ACROSS the world, the severe acute respiratory syndrome coronavirus 2 (SARS-CoV-2), which causes COVID-19, is ubiquitously described as “clever”, “sneaky” and portrayed as a devious or “invisible enemy” (here and here). This attribution of human intentionality and characteristics to non-human entities is anthropomorphism (here and here). The deployment of these metaphors to describe our relationship with the viral pandemic in mass media is potentially dangerous and problematic. It creates an inaccurate understanding of biological processes and fails to address the importance of human individual and group behaviour that has contributed to the global spread of COVID-19.
In medicine, “good and evil” is a common dichotomy and has long played a role in shaping patients’ relationship with illness. Cancer is a prime example, often seen and referred to as an enemy that is invading the patient’s body and must be fought. Similarly, we are told in a variety of ways, that “we are at war with a virus that threatens to tear us apart”. Simplifying the situation into binary terms provides humans with a sense of apparent control and thus comfort.
Traditionally, we fight dictatorships and bullies by standing up. We do not cower or show fear to the enemy. Perhaps this is why we saw the large gatherings of people at Bondi Beach. Many people defied public health warnings to go to the beach – perhaps it was ignorance or perhaps it was about being fearless in continuing to live their life as usual. When we lose a fight, we rationalise defeat by stating that our opponent was too cunning, too devious, or a psychopath and consider the failure as inevitable. Is it possible that this is how we accepted the very limited inquiry, rather than a full Royal Commission into COVID-19 deaths occurring in aged care?
Anthropomorphism is not a novel concept and is commonly found in popular culture. Famous examples include Nemo and Dory from the film Finding Nemo and the talking furniture in Beauty and the Beast. Eighteenth century philosopher David Hume attributed the rise of this phenomenon to perceived ambiguity in the world. As humans are tasked with facing the unpredictable and complex nature of the world, we have resorted to using our own thoughts, actions and experiences to aid our understanding of the events that occur around us. In our opinion, in the face of the current COVID-19 pandemic, our feelings of uncertainty and helplessness have likely led to the attribution of negative anthropomorphic features to SARS-CoV-2.
The decision to assign anthropomorphised characteristics to SARS-CoV-2 should consider the objective and form of communication. Anthropomorphism provides a human-like model of the virus that is accessible and straightforward, allowing us to understand these mysterious entities and act confidently. Anthropomorphic narratives also facilitate effective communication and public preparedness in the face of adversity. The portrayal of COVID-19 as an enemy combatant conveys a sense of urgency, encouraging the public to adhere to rules and make personal sacrifices associated with quarantine, social distancing and mask-wearing required to slow viral transmission.
The language we use affects our cognition and influences behaviour. By attributing innate human characteristics to SARS-CoV-2, we are creating a flawed mental construct of the pandemic which compromises our response. Anthropomorphism unwittingly drives the public to behave in a seemingly logical way that is counterproductive to managing a pandemic. Depicting SARS-CoV-2 as “cunning” and “inevitable” may create a sense of futility and apathy – what is the point of engaging in preventive activities such as washing hands and wearing a mask if infection is inevitable?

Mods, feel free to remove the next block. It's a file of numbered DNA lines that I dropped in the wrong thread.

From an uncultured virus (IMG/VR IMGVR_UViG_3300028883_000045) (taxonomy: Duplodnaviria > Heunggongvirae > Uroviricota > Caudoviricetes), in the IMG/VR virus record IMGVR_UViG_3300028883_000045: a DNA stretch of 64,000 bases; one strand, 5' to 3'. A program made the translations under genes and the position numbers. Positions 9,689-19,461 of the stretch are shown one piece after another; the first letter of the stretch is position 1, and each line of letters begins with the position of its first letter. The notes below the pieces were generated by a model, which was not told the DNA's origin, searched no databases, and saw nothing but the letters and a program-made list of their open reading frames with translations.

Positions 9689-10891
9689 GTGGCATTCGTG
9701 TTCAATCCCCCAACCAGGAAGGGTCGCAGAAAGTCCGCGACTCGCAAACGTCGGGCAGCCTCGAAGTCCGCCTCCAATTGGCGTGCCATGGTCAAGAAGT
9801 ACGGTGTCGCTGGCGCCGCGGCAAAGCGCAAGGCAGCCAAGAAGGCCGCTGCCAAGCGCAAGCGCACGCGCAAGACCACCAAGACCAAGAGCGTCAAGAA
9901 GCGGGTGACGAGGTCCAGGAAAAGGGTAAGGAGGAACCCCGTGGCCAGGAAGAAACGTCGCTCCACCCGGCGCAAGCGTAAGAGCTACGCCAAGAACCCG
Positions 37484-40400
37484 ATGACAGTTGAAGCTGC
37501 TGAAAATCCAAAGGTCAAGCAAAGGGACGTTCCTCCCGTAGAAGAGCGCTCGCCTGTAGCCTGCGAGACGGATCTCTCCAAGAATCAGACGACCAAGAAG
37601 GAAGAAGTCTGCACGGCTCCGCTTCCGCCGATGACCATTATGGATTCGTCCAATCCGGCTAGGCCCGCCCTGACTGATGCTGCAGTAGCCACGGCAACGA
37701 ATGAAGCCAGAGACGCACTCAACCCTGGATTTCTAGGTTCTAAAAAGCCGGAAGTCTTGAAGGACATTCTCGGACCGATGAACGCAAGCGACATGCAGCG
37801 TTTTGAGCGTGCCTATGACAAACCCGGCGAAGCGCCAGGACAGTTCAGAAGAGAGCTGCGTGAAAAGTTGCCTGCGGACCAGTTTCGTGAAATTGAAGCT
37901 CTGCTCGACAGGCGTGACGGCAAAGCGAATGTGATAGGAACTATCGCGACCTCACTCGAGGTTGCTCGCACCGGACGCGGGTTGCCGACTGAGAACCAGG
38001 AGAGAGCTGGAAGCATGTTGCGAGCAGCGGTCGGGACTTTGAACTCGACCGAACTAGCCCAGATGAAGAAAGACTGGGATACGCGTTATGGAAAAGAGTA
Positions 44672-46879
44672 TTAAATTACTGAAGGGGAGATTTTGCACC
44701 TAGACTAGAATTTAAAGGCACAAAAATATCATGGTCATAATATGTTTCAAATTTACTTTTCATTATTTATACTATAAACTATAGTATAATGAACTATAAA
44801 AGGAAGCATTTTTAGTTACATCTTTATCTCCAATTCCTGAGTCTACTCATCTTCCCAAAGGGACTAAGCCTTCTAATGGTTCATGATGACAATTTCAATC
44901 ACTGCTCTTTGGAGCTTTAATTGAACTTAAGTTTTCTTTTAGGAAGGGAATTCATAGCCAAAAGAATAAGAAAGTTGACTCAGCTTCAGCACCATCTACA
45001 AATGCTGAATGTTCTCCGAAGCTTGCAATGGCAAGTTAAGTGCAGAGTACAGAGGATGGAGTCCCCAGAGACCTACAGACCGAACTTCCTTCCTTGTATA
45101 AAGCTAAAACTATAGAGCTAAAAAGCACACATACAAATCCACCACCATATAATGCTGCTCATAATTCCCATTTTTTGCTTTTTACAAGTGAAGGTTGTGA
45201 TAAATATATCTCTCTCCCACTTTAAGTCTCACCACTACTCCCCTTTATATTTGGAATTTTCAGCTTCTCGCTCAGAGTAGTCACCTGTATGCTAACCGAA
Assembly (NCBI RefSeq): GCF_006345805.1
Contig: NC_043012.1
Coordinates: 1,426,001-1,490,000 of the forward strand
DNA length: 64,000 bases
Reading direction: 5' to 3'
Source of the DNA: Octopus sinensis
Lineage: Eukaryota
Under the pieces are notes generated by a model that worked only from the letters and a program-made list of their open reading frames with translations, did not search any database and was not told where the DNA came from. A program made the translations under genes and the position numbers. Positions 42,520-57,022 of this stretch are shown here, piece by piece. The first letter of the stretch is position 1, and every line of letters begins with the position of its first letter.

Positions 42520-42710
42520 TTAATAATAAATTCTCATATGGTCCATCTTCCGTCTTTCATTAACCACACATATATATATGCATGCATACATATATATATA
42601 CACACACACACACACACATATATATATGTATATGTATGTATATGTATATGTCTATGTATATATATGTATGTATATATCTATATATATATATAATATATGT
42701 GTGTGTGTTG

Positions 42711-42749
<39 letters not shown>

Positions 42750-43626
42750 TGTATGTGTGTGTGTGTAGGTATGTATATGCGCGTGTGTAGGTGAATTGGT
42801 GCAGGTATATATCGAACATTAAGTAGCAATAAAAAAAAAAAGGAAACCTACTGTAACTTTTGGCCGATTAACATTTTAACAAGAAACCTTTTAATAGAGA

Finally, by ascribing thinking and reasoning characteristics to SARS-CoV-2, we develop notions that anthropomorphised entities have responsibility for their actions. This allows humans to shift blame directly on to the virus while excusing ourselves for creating the conditions for COVID-19 to exist and, hence, the consequent pandemic. Human-driven actions such as globalisation, population growth, animal husbandry, and climate change contribute a significant role in the emergence and spread of infectious diseases beyond the capacity of our health systems.
It is crucial that we use this moment to reflect on societal flaws in our response to the COVID-19 crisis. As we face a disease that threatens our health, our loved ones and our way of life, we must remember that the real enemy is not COVID-19 itself but human behaviour and society. Our refusal to acknowledge the root cause of this situation has led to ignorance, apathy and rebellion to safe practices during an outbreak – perhaps best illustrated by the event in the US. It is time to stop using anthropomorphic heuristics to portray SARS-CoV-2 as “sneaky” or outwitting us.
SARS-CoV-2 is an entirely predictable enemy – it spreads, replicates and evolves like other viruses. While we cannot change the virus, we can, and must, change our behaviour.
Professor Joseph Ibrahim is with the Department of Forensic Medicine, Monash University, and the Victorian Institute of Forensic Medicine where he is head of the Health Law and Ageing Research Unit. He is also Adjunct Professor at the Australian Centre for Evidence Based Aged Care, LaTrobe University, and a practising senior consultant specialist in geriatric medicine with over 30 years’ experience.
Kavitha Gnanasambantham expects to graduate in medicine from Monash University in 2020.
The statements or opinions expressed in this article reflect the views of the authors and do not represent the official policy of the AMA, the MJA or InSight+ unless so stated.